Pizza Hut Class Action Lawsuit
About 20,000 to 30,000 Pizza Hut delivery drivers are set to benefit as eligible plaintiffs from a national collective lawsuit filed against Overland Park’s NPC International Inc. A federal court in Kansas has certified the class action lawsuit accusing the franchisee, with the largest chain of Pizza Hut restaurants, of minimum wage violation. The plaintiffs claim NPC is paying lowballed wages and mileage reimbursements to delivery drivers. It covers all drivers worked for 1,135 NPC Pizza Hut locations across 28 states in the past three years preceding March 28th, 2011.
The conditional certification was approved by U.S. District Court Judge John Lungstrum on March 29th. He allowed the lawsuit to move forward under the Fair Labor Standards Act, as demanded by the plaintiffs. The judge observed that the plaintiffs had substantial evidence to show that the eligible employees were the victims of a single policy in violation of the federal minimum wage.
The lawsuit, filed by a Kansas City based law seeks unspecified compensatory and liquidated damages from NPC. According to the plaintiffs, the low reimbursements for vehicle expenses keep the wages of delivery drivers at NPC operated Pizza Hut restaurants below minimum wages prescribed by federal and state authorities. The plaintiffs claim to have been discriminated by NPC and not paid as per the Internal Revenue Service standard mileage rate, i.e. 51 cents a mile in 2011, which the franchise pays only to its managers and executives.
Rick Paul, the attorney representing the plaintiffs, explained that though the delivery drivers at NPC stores are paid minimum wages guaranteed under the federal or state laws, the low rate of vehicle reimbursements paid by the employers effectively brings down their pay to below the minimum wage scale. The lawsuit claims that drivers use their own vehicles and have to pay from their pocket as reimbursements for operating their vehicles are far less than the IRS mileage standard rate.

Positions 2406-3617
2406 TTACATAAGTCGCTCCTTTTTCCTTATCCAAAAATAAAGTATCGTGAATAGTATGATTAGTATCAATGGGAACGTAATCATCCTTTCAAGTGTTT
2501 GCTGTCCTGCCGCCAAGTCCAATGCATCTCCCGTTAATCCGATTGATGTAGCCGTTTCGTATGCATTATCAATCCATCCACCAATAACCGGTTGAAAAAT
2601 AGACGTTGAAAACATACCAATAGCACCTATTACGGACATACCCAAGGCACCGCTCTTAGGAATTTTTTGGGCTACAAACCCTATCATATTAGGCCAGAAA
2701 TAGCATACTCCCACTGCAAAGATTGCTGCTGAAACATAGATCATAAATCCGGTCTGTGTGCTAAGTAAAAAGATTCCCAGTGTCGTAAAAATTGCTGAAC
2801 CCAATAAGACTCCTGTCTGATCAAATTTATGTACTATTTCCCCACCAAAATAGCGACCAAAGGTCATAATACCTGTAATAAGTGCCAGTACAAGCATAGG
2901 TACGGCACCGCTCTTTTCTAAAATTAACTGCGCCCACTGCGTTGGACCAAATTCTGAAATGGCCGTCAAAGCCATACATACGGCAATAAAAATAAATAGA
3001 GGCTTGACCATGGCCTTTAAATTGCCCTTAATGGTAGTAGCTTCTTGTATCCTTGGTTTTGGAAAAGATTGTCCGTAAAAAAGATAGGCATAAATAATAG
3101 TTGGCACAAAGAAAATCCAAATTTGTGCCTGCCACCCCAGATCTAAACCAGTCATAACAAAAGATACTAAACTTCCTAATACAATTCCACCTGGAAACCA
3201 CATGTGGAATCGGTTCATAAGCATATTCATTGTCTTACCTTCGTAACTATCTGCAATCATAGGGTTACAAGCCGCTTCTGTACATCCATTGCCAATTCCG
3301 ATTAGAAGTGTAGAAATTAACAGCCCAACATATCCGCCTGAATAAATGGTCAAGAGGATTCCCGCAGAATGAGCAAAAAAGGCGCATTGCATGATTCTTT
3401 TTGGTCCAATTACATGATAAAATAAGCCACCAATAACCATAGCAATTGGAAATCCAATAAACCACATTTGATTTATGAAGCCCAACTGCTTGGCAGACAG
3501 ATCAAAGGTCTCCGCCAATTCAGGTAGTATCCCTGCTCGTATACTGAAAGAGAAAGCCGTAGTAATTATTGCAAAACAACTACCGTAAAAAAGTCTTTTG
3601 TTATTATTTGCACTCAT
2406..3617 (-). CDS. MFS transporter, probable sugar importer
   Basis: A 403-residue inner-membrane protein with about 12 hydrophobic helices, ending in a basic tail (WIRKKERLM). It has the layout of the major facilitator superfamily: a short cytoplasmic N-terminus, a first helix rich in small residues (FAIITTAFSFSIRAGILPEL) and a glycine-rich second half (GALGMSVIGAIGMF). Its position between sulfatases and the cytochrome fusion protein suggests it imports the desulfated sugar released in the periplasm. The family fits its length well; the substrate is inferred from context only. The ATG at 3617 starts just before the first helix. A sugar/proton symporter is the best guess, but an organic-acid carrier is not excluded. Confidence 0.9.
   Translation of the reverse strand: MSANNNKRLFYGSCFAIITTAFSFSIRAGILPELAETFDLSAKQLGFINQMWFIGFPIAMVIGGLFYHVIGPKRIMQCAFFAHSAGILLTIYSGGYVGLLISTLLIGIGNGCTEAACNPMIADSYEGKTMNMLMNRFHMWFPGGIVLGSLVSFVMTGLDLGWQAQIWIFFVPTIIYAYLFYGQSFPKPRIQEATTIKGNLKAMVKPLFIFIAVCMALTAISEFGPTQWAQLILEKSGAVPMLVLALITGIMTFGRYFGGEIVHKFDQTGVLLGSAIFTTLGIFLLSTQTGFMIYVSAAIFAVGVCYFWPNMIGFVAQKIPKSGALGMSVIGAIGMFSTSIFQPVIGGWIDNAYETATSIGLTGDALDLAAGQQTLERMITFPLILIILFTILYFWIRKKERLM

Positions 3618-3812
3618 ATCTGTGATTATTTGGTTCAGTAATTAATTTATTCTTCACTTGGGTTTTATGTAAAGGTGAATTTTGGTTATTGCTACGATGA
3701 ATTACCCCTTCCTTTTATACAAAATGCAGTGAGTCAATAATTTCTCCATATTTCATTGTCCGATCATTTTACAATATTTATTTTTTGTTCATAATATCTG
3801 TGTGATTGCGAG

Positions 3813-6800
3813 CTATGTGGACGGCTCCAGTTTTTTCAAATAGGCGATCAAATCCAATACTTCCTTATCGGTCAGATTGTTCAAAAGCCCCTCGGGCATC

Similar Lawsuits Filed in the Past
There are several such cases calling for class action against violation of the Fair Labor Standards Act filed in the past against Pizza Hut, Papa John’s, and such other franchise operations.
Castillo Class Action
It is the most famous class action lawsuit involving Pizza Hut and delivery drivers. The original lawsuit was filed by Franklin Castillo, a delivery driver, at a Los Angeles County Superior Court in July 2004 against Pizza Hut, Inc. and its franchise RLLW, Inc. Two other drivers, Christopher Ostrowski and Danny Ljungberg, joined him in an amended complaint, accusing the respondents of violating Labor Code Sections 1194 and 2802 and California regulations. The plaintiffs claimed that the defendant required them to use their own vehicles to deliver pizzas but refused to fully pay necessary expenses as a consequence of their duties. The class action lawsuit sought damages, unpaid wages, penalties, and injunctive relief. Pizza Hut paid $5.1 million as a settlement in April 2006 that benefited all drivers working with the fast food chain in California.